Without visitors, and the money that they bring, some of our most precious cultural assets have been struggling to meet the costs of maintenance and restoration.
While footfall from international tourism is unlikely to return to pre-pandemic levels for some time yet, domestic tourism provides a chance for heritage sites to begin bouncing back from the effects of Covid-19.
It is no understatement to say that heritage sites have been a focal point of bitter cultural tensions over the past year too.
The way we view and interpret our history has been under the microscope in the wake of the Black Lives Matter protests.
Anti-racism campaigners have sought to raise greater awareness of the links between certain assets and the history of slavery and colonialism. This even led to the vigilante-style toppling of the statue of the slaver Edward Colston in Bristol last June.
And the clamour to reassess elements of our national and local stories has left some conservatives rather nervous, fearing that a wave of iconoclasm could destroy cherished elements of our past in the name of social justice.
Such fears have been compounded by the targeting of the statue of Sir Winston Churchill in London. While some heritage organisations might adapt the way they present aspects of the past, conservatives need not be genuinely alarmed. Former Culture Minister Lord Vaizey is right that recognising historical facts isn’t unpatriotic, it’s essential to nuanced historical enquiry.
The gravest threat to our heritage is not modern day roundheads tearing down icons, but the climate crisis. It is a threat that comes in many forms, from flooding and storms to soil degradation and fires.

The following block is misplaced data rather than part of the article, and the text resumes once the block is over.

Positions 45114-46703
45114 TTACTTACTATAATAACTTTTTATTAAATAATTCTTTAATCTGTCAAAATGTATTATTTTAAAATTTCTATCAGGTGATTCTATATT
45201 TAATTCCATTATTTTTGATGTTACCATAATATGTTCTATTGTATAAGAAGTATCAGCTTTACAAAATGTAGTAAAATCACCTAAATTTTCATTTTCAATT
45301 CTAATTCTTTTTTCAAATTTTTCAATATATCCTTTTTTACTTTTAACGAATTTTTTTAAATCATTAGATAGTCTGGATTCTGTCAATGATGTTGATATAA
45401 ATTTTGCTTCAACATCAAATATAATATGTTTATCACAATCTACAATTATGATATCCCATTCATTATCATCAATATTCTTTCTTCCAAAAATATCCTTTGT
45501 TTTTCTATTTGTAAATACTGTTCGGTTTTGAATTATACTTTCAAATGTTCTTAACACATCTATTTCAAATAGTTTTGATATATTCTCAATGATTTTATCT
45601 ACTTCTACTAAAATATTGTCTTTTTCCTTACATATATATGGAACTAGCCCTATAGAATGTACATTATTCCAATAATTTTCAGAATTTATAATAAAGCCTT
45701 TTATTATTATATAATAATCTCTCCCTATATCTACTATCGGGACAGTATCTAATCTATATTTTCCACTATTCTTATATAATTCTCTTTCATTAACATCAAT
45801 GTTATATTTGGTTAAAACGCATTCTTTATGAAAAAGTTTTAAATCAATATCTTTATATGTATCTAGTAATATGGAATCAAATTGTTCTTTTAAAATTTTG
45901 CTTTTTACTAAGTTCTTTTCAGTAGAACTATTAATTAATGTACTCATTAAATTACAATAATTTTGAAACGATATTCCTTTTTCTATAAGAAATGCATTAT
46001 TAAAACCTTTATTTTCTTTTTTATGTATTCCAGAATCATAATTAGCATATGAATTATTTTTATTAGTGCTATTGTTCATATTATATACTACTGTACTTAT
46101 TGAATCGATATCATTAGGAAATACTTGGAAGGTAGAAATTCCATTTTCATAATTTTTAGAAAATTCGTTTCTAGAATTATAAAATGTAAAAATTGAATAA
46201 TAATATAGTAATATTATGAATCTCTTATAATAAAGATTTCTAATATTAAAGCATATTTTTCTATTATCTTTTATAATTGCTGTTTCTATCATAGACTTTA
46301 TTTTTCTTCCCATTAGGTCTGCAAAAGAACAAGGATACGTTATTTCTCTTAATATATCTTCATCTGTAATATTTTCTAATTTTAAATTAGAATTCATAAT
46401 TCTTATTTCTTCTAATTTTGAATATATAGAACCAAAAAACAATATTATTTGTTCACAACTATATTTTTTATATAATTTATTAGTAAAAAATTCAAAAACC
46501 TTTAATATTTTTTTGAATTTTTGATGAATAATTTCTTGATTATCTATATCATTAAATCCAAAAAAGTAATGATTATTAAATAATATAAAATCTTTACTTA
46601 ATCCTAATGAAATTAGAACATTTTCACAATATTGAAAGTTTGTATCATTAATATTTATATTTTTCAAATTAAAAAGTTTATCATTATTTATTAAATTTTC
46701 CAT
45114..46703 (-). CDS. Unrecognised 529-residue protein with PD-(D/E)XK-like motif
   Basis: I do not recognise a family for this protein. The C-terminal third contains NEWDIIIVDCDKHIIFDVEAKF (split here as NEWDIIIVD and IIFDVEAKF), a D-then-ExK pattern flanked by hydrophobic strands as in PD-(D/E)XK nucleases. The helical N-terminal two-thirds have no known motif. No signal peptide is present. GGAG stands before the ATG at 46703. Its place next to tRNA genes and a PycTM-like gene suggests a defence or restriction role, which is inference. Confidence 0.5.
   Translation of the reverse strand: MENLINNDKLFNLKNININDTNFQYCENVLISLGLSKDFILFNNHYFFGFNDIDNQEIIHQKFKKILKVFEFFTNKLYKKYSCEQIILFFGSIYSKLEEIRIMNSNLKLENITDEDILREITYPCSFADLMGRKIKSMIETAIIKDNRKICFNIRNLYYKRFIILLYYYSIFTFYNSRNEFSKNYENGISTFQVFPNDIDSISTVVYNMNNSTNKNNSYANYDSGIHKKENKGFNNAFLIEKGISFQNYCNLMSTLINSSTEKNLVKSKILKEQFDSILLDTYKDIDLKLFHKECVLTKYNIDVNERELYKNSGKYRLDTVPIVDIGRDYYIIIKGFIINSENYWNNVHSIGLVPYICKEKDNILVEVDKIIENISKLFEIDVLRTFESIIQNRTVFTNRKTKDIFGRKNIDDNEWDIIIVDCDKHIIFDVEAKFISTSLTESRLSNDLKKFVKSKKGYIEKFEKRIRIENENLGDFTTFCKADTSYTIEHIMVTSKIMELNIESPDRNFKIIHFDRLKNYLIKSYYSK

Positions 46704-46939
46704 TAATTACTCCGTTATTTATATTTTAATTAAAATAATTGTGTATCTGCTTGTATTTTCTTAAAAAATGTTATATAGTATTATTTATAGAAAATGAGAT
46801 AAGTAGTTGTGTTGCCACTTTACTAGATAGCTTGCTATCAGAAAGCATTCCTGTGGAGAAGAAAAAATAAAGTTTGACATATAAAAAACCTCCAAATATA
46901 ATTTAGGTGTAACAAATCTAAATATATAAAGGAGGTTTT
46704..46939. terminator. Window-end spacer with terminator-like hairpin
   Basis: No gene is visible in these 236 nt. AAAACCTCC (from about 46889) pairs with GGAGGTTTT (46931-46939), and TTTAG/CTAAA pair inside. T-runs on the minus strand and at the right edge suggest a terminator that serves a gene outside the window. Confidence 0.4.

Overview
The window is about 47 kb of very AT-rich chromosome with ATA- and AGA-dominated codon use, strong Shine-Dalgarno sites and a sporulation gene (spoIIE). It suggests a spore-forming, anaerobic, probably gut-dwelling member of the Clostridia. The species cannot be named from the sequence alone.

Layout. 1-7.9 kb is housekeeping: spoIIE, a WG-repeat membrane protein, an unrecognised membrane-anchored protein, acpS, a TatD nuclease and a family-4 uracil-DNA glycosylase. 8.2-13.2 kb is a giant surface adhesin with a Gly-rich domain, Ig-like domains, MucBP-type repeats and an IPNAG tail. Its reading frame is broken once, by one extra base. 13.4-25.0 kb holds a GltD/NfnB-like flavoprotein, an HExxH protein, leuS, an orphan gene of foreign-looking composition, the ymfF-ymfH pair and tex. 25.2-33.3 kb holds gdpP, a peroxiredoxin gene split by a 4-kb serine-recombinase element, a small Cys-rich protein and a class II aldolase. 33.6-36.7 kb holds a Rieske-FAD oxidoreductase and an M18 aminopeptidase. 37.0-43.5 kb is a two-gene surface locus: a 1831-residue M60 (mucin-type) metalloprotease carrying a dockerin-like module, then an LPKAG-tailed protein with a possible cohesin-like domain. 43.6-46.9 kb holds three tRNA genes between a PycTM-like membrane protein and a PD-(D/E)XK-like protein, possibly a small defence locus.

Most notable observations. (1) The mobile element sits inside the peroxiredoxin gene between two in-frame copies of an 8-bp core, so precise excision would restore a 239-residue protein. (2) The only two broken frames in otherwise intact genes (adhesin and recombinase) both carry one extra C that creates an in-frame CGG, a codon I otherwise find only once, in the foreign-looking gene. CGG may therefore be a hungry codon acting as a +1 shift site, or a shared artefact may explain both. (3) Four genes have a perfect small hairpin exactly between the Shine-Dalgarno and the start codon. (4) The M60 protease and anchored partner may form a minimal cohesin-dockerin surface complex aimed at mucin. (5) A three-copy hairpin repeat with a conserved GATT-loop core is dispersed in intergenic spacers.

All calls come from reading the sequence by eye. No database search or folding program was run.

Heritage sites, both inland and on the coast, are at risk, and the problem is only likely to get worse without appropriate remedial action.
If conserving our history means anything, it must involve recognising this existential challenge. Combating climate change to conserve the natural environment and protect our heritage isn’t woke, it’s innately conservative.
Only recently, part of a castle on England’s south coast dating back to the reign of Henry VIII collapsed during a storm, despite no prior concerns about major structural problems.
As global temperatures continue to rise, adverse weather events like storms are likely to become more common, meaning the risk of such damage occurring becomes greater. Flooding is also of particular concern. Fountains Abbey, preserved for 800 years, is having to put in place preventative measures.
Landscapes, which have been so valuable during the pandemic, are also threatened. Increased rainfall has resulted in landslides and coastal degradation around the Giant’s Causeway in Northern Ireland and rising sea levels mean landmarks such as the chalk White Cliffs of Dover, an iconic landmark, are at risk of shrinking at a faster rate due to erosion.
Responding to the crisis takes two forms. The first is taking action on decarbonising the economy and society to reach net zero by 2050 at the latest. The UK was the first major country in the world to legally commit to achieving this and the UK has the opportunity to show bold, global leadership with the UN Climate Change Conference, COP26, in Glasgow later this year.
Protecting sites is also about adapting them to improve resilience to climate change. In Highgate Cemetery, the burial place of Karl Marx and Douglas Adams among others, falling trees and debris caused by extreme and volatile temperatures and invasive species have caused significant damage. Custodians are having to rethink the design of the site.
The climate crisis is what those who care about preserving our history should be most concerned about, more than the supposed threat from the culture wars. The climate crisis is often thought of as an existential danger to our future, something we need to avert for the generations to come. Indeed, it is. As we approach COP26, however, the future isn’t the only thing on the line: our treasured past is too.
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